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Experts: Cell phone cancer risk needs more study

Parents have a tough enough time deciding if their kids should have cell phones. Now they're facing more conflicting data on whether cell phone use increases the risk for brain cancer.

A new study says no, but some doctors say not so fast.

On "The Early Show" CBS News Medical Correspondent Dr. Jennifer Ashton shared the story of mother Cheryl Greenwald and her 11-year-old daughter Rebecca Greenwald who says she can't live without her cell phone.

Rebecca told CBS News, "In fifth grade, like, all my friends have it now. Fifth grade from the start to the end people kept getting them."

Rebecca's mom had bought her a cell phone despite seeing various reports possibly tying cell phones to brain cancer.

Cheryl said, "I try to make decisions based on risk to my children, and in this case, it wasn't something that really bothered me."

But now Cheryl's relieved to hear about a new study that found cell phone use does not cause brain cancer in children and teens.

Researchers in Switzerland found that children who use cell phones are at no greater risk for brain cancer than those children who have never used a cell phone. In the study, researchers compared cell phone use in healthy children and 352 brain tumor patients between the ages of 7 and 19. Cell phone use did not significantly increase the risk of a brain tumor. The study appears in the Journal of the National Cancer Institute.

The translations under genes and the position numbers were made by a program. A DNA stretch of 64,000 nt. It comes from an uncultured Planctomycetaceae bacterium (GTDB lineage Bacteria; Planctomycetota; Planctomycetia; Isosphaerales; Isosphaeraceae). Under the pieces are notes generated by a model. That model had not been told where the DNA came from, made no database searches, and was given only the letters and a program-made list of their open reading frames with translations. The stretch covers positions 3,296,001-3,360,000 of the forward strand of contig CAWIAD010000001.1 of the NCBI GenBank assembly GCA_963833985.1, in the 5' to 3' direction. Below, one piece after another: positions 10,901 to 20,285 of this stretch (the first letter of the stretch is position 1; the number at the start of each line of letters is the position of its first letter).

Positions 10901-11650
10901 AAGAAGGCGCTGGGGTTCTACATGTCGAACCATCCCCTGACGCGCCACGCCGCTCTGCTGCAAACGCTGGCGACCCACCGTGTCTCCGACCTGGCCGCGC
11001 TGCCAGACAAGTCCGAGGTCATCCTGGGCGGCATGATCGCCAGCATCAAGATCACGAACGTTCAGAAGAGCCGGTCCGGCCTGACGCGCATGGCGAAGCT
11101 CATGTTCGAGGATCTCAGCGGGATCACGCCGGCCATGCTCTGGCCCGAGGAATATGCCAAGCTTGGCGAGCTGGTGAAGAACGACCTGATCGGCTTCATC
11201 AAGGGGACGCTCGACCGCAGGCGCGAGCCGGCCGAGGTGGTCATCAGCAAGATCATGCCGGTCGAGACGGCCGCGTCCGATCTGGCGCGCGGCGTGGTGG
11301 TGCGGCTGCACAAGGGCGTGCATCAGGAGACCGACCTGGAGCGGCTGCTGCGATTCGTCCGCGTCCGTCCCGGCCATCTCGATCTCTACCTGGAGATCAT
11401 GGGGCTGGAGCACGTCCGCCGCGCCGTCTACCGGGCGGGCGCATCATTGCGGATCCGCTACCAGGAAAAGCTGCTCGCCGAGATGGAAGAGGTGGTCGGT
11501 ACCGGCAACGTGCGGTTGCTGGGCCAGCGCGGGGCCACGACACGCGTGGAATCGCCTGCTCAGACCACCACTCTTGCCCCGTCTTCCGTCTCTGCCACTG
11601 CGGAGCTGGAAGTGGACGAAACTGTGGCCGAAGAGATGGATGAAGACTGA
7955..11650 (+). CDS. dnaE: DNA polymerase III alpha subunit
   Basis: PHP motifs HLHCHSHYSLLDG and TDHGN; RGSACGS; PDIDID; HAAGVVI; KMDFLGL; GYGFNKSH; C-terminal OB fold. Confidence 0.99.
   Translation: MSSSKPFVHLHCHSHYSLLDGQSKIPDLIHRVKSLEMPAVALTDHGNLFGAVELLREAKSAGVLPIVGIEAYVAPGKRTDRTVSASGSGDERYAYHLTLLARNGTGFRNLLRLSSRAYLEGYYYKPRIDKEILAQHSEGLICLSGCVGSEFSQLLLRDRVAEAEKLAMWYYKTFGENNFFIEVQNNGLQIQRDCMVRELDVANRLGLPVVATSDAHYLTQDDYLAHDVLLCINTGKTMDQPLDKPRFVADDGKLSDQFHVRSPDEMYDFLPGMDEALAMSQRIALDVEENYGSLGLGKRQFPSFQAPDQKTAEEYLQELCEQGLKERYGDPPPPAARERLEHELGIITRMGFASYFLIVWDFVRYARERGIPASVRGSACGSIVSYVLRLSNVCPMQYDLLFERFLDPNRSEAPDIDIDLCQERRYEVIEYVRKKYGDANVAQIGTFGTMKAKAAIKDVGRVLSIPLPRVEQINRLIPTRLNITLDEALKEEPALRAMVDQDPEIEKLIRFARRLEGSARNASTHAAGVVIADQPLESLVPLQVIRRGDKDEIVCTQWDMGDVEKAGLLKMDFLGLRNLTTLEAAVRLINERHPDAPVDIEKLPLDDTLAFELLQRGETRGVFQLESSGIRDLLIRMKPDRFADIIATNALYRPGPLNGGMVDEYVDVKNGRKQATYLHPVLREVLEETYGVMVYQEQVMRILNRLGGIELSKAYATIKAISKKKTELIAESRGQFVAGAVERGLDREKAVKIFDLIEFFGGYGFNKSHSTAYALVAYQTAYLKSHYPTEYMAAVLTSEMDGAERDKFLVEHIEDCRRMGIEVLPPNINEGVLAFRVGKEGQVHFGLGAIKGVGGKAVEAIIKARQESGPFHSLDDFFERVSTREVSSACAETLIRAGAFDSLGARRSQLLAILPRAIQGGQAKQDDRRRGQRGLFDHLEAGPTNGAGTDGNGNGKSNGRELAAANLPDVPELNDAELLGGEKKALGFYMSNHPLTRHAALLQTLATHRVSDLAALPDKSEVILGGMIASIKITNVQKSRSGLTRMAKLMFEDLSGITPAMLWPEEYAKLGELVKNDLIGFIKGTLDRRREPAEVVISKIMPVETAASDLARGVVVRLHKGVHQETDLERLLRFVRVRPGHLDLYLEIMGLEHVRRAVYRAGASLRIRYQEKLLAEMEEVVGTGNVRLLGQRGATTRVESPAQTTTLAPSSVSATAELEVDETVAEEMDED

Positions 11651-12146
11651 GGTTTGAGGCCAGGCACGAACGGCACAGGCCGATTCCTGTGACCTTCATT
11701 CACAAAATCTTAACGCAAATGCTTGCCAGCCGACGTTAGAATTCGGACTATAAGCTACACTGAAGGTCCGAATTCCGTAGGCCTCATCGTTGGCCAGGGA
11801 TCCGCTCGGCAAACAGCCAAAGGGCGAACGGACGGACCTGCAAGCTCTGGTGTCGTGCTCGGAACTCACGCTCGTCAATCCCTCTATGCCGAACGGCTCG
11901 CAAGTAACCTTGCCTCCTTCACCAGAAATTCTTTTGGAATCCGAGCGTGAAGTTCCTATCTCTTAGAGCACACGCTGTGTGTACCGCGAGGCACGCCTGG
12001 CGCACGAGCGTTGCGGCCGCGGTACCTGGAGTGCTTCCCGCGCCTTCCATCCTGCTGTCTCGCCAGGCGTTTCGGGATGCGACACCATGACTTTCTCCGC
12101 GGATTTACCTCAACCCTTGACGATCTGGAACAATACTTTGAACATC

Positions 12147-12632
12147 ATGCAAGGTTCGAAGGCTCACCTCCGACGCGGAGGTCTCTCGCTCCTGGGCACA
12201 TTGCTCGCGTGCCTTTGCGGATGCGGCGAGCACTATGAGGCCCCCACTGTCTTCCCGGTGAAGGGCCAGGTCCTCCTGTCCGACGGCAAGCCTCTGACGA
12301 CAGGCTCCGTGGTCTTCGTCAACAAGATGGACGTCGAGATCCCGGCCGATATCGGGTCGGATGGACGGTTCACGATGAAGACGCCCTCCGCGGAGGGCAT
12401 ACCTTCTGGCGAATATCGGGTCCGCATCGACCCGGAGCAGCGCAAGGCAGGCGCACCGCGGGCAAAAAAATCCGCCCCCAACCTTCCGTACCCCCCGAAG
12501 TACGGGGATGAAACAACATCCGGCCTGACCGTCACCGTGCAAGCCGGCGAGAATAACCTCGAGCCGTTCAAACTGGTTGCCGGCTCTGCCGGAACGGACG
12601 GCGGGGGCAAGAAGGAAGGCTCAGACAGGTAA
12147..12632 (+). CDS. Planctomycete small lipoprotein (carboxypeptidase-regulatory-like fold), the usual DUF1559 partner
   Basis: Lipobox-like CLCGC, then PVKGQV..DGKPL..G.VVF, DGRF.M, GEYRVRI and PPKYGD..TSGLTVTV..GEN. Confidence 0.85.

Study: Cell phones don't raise kids' cancer risk

This study's results come just two months after the World Health Organization concluded that cell phones could "possibly" cause cancer putting them in the same category as engine exhaust and chloroform.

Experts like Dr. Keith Black, chief of neurosurgery at Cedars-Sinai Medical Center in Los Angeles, say more research is required.

"What we know is that the microwave radiations from cell phones will penetrate deeper into the child's brain," Black said. "And more of the radiation goes into their brain because their scalp is thinner, their skull is thinner."

Seventy-five percent of teenagers are now using cell phones - up 45 percent since 2004, according to the Pew Research Center.

Black said, "The question is, the child that begins using the cell phone at 7 or age 12, when they're 47, after four decades of using a cell phone is their risk of developing brain cancer higher."

For Rebecca, no matter where the debate falls, her cell phone is something she will continue to rely upon.

"I like to call my mom you know after activities, text my friends, see what they're doing," she said.

Ashton added on "The Early Show" that the research was based on association, not cause-and-effect

"When you look at brain cancer, you have to follow these kids 10, 20, 30 years into the future," she said. "The good news is, most children - mine included - are using their cell phones to text as communication, not holding it up to their ear."

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